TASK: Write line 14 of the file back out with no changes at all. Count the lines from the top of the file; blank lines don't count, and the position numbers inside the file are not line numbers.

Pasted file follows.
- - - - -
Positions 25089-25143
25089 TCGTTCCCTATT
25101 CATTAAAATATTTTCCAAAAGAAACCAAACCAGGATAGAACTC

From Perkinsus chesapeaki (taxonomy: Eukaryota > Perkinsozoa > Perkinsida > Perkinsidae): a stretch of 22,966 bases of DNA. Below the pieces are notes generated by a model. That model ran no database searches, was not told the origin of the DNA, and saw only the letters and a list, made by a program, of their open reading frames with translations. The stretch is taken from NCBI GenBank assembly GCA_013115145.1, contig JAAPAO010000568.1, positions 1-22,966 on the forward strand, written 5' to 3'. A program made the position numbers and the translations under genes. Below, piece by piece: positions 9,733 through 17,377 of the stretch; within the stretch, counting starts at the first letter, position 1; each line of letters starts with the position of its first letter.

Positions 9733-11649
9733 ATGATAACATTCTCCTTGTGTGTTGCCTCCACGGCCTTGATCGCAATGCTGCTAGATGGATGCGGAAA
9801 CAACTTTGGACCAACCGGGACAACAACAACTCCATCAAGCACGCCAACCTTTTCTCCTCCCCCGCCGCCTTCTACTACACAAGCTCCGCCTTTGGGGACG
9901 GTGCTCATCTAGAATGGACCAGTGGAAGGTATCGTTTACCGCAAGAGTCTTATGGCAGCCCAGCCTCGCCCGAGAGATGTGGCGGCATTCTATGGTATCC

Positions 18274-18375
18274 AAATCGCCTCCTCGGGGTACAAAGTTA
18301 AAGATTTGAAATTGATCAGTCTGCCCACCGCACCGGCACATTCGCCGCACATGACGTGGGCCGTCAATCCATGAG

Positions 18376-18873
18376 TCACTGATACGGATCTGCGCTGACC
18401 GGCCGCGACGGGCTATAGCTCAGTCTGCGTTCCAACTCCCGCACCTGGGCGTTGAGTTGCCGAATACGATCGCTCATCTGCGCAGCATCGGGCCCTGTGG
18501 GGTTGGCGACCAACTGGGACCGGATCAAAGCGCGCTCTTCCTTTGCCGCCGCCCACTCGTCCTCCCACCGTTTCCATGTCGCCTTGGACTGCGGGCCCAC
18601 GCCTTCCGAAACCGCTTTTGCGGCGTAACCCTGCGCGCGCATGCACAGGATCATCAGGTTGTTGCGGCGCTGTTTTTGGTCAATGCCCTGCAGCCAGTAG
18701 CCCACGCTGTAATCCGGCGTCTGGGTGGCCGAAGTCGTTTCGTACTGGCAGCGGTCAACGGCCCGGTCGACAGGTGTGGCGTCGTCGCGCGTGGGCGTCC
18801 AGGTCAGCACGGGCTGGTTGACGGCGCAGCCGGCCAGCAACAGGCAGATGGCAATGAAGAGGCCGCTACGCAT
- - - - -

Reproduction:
18401 GGCCGCGACGGGCTATAGCTCAGTCTGCGTTCCAACTCCCGCACCTGGGCGTTGAGTTGCCGAATACGATCGCTCATCTGCGCAGCATCGGGCCCTGTGG